Fig. 1: Distimatic with rotary evaporator inside a fume hood
The COVID-19 crisis and the resulting increased demand for disinfectants such as isopropanol or ethanol have already led to bottlenecks in some regions and to a rise in solvents prices on the world market. Therefore, solvent recycling is not only a sustainable but also a considerable way of reducing operating costs in the own laboratory and at the same time increasing efficiency.
Solvent recovery by means of an evaporation process is a common laboratory work process, for which often a rotary evaporator is used. Even if this is a suitable and sample-conserving lab device for this process, the manual operation (the so-called batch operation) is less than efficient, in particular, if larger solvent volumes have to be purified.
Evaporating flasks only hold a limited volume and must be refilled or replaced, which leads to long heating times of the cold medium before the process starts again. The capacity of receiving flasks is also limited and requires regular emptying during operation. To do this, the entire system must be ventilated and a running process must be stopped. Evaporation in batch operation is a dynamic process during which the conditions in the entire system are constantly changing. In addition, the vacuum has to be manually readjusted several times in order to achieve a consistently high performance. Consequently, a laboratory employee is often busy for several minutes adjusting the process parameters, filling and emptying the flasks or changing them if necessary. This is a cost factor that reduces the possible savings.
Hundreds of customers worldwide have already achieved a significant efficiency increase in solvent recycling by using an automated module that independently controls the filling and emptying of the evaporator and receiving flasks. The University of Bayreuth (Germany) provides us with a concrete example for this increase in efficiency. At the labs of the Faculty of Macromolecular Chemistry, very small quantities with similar contents were very often evaporated, as usual in chemistry laboratories. The doctoral students and laboratory assistants working in this laboratory spent a significant amount of time performing the typical work steps on the rotary evaporator in order to purify small amounts of a few hundred milliliters of solvents.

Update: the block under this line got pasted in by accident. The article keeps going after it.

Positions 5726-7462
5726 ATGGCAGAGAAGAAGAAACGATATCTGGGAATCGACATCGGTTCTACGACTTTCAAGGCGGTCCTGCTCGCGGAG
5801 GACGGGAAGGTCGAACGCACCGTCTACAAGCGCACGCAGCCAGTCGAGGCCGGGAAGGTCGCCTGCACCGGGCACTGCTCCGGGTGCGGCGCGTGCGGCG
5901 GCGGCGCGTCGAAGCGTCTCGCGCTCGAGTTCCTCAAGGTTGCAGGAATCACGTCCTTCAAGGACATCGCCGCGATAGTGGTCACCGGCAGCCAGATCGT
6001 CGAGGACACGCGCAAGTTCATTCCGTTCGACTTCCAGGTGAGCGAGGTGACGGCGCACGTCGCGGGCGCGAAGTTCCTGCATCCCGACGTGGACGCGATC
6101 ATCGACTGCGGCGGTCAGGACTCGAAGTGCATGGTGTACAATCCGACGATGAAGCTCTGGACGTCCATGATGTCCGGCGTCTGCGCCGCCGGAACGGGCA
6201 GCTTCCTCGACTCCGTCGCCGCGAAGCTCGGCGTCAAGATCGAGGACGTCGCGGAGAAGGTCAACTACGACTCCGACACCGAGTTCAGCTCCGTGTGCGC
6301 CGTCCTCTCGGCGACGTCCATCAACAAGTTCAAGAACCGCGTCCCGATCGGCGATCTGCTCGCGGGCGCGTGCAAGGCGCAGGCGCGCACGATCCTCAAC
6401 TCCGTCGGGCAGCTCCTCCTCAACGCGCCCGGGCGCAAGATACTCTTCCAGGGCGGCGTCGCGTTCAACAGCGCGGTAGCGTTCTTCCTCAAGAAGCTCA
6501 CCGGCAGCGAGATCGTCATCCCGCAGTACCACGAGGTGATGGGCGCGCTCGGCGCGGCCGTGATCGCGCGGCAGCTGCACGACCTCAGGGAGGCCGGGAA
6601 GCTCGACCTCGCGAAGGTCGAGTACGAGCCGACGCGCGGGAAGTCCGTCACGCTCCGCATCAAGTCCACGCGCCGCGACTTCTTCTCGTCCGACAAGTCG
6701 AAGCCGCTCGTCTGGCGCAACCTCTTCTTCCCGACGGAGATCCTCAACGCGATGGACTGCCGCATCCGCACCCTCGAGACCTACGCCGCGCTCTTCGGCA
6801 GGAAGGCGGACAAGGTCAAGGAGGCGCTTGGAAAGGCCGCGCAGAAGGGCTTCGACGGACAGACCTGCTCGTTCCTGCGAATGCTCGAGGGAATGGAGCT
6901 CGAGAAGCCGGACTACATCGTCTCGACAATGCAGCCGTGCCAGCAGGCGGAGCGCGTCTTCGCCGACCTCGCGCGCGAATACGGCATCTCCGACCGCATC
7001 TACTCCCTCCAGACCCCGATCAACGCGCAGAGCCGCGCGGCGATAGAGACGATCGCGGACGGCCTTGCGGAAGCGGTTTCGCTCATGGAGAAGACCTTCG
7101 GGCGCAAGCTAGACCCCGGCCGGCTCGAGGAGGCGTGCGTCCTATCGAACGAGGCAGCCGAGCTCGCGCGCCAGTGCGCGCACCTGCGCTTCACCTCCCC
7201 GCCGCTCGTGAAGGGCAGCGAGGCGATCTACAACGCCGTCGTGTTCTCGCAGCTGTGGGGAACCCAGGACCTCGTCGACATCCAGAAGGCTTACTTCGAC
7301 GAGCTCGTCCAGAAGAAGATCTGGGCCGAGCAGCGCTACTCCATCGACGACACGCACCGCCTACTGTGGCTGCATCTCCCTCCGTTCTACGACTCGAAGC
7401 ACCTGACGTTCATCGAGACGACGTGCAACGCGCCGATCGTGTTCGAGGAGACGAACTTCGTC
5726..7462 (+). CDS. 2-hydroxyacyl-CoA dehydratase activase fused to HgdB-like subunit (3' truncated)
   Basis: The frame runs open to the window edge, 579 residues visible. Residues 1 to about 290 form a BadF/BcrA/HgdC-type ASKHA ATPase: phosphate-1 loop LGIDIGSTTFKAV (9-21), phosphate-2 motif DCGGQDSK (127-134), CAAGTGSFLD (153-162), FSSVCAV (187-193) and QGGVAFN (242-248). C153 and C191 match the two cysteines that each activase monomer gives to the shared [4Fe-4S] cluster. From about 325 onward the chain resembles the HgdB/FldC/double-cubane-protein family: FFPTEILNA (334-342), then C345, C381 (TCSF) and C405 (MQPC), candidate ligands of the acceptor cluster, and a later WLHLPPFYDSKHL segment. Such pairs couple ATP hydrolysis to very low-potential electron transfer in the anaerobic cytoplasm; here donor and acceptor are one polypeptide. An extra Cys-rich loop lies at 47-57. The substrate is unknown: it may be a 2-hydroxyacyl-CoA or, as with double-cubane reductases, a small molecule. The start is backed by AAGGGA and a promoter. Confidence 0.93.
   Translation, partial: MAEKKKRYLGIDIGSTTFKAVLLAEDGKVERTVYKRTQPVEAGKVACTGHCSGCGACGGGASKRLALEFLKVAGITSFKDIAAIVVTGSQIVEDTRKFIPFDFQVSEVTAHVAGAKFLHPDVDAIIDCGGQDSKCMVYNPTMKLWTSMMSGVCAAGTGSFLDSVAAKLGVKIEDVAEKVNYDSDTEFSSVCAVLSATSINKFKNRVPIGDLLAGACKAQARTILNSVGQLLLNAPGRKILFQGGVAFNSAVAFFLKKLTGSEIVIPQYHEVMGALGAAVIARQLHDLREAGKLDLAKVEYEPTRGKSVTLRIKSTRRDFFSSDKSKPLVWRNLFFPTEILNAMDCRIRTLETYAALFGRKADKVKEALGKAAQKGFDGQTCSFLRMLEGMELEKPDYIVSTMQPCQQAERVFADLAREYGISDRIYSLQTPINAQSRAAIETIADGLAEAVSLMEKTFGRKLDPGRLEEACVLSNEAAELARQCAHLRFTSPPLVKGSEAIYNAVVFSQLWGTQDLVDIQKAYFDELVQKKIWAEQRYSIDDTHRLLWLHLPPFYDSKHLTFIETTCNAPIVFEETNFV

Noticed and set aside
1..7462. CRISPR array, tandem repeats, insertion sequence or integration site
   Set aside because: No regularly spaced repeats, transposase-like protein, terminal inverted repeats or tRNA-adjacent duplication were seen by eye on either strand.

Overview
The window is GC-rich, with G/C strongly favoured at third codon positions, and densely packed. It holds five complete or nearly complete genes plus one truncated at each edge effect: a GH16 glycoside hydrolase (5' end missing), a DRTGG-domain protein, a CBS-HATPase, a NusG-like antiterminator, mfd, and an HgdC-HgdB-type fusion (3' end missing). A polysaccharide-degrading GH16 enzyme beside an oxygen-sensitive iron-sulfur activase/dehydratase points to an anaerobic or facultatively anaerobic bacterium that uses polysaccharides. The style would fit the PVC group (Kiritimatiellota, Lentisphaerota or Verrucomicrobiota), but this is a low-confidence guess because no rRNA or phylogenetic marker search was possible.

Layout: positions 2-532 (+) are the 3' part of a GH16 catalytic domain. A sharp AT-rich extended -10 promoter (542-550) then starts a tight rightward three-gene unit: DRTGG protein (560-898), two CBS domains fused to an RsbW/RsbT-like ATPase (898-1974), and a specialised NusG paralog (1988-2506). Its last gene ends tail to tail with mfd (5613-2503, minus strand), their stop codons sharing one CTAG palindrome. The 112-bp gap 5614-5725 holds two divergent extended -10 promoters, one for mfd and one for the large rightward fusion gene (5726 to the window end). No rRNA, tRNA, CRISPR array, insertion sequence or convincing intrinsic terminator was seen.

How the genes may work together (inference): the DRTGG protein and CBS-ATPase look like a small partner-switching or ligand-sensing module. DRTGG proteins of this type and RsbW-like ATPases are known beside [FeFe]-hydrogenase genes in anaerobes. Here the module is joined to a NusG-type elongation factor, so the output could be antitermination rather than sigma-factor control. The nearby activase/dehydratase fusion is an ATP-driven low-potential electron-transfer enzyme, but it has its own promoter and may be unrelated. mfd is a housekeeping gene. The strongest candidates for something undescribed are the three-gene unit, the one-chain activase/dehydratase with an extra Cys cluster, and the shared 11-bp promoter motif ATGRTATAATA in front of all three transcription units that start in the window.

Mr. Lothar Benker, responsible for the equipment pool in this work group, recognized the potential of automation and instructed the doctoral students in the respective work group to collect the small quantities into 5 to 20-liter containers and not to bother with manual processing. The new workflow established is designed in such manner that at the end of the working day, the Heidolph system of the Distimatic automatic module and rotary evaporator (Fig. 1) is switched on and one of the containers filled during the day is automatically processed overnight without supervision. The next morning, the doctoral students find the separated liquids ready for use, which are then immediately available for further use in the laboratory. Mr. Benker estimates that now, his doctoral students have an additional hour for research per day per employee.